We occasionally get requests from Members or their representatives to implement a particular design for their microsite based on mockups they’ve developed. Because of the products we offer, in particular the Flexible Homepage Template and Static Pages, it has not been a problem matching the site to the supplied mockup. However, some site designs we’ve been asked to implement are more flexible and present information more clearly than others, so I thought it may be helpful to offer a few suggestions to consider before embarking on a website design.

Some things to keep in mind when designing for a website:

Develop the content first. This is very important. Design depends on what you want to say; the layout of the site should be determined by the content and its hierarchies. This can be defined with simple bulleted lists. It will also save time and frustration in the long run for all parties involved, since revisions will be kept to a minimum. Here is a helpful list of questions to ask yourself when developing content:

– Who is the target audience?
– Who are you trying to recruit at this time?
– What information do you want to convey?
– How do you want the information organized?
– How will it align with other sites you control?
– How will it promote your brand or does it need to be something completely different and separate from the company’s brand?

Keep it simple and clean. Mobile has influenced website design in a lot of ways. One of those has been a tendency to eliminate unnecessary design elements, which serves to highlight and present the information clearly and concisely. In a previous post Microsite Design Guidelines – Understanding End User Behavior, I talked about the importance of focusing on a clear message and how one image to illustrate it may be better than an abundance of images. Keep this in mind for all the content being developed.

Websites are not PowerPoint presentations. You won’t be able to control what users see and where they go. If you expect people to navigate through the site in a particular order, it is not going to happen. Information and buttons should be apparent and readily available to the site’s visitors. They probably will not click through all the images in a carousel or sit through an animation to understand a message. Like articles in a newspaper, say the most important stuff upfront and keep the supporting information engaging so they will want to continue reading. Since our product works on tablets and mobile devices as well, having the most important information up front will also facilitate the browsing habits of people who use those devices where information is often scanned fairly quickly.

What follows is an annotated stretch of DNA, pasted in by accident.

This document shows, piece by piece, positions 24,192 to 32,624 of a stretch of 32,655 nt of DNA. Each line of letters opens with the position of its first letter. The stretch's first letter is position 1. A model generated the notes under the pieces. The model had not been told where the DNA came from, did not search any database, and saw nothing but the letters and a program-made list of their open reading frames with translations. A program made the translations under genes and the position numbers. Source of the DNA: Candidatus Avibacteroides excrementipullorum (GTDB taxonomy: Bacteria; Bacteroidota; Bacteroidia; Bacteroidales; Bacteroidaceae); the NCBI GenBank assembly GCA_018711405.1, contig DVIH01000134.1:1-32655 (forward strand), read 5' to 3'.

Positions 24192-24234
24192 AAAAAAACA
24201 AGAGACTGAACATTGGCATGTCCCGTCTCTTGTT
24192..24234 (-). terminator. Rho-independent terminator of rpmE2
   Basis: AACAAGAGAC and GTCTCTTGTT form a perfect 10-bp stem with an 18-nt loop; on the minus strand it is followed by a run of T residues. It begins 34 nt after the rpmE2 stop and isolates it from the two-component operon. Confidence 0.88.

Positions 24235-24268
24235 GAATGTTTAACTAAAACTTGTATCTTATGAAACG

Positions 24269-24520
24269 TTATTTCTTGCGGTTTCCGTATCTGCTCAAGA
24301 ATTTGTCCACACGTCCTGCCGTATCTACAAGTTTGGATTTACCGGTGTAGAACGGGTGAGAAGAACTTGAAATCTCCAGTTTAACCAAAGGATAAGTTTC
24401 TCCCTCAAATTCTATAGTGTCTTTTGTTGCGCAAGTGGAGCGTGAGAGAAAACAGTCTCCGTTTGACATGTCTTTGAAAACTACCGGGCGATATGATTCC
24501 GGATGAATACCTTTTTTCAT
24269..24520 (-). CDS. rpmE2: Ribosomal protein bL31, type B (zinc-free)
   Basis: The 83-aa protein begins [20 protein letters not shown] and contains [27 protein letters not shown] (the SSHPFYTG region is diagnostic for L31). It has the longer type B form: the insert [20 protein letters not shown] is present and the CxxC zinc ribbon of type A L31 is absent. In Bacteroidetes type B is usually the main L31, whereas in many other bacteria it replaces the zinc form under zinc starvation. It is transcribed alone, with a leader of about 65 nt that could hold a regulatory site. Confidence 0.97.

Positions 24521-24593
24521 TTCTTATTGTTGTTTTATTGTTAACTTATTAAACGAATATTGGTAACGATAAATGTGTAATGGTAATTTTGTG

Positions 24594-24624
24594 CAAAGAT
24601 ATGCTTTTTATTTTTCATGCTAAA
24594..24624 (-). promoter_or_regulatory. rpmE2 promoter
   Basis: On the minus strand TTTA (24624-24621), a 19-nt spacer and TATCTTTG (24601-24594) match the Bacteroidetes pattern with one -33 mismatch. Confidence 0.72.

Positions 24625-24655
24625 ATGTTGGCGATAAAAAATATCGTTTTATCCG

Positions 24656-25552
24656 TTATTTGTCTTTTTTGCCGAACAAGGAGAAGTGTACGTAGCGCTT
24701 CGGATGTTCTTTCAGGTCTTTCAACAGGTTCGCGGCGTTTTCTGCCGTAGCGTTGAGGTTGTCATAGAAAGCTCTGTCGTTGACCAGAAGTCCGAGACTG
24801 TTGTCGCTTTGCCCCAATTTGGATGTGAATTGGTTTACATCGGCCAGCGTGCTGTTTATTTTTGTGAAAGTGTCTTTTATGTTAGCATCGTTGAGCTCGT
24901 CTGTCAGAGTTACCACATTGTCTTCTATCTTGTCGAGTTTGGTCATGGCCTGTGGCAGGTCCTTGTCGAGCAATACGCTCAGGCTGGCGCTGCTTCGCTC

People know how to scroll. You are not designing a page in a brochure or some other printed piece that has a fixed size. If your design has a set height you are limiting your options when it comes time to update the content. Adding additional paragraphs to a blurb will make your page taller, and if you have tried to position text to align with background images or other page elements they will no longer align. Web pages are not static and not all computers are the same, so your design should be flexible enough to account for different screen resolutions and allow for new content when it is time to update the site.

Hopefully this presents some information that will allow you to begin asking questions and thinking about how to make your site useful and engaging.

DirectEmployers knowledge is always Member knowledge, so if you have any questions related to how your corporate career site is set-up and would like for us to take a look at its design, let us know.

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Staff photo of Jim BrownPosted by Jim Brown, Digital Strategy Director of Services for DirectEmployers Association.

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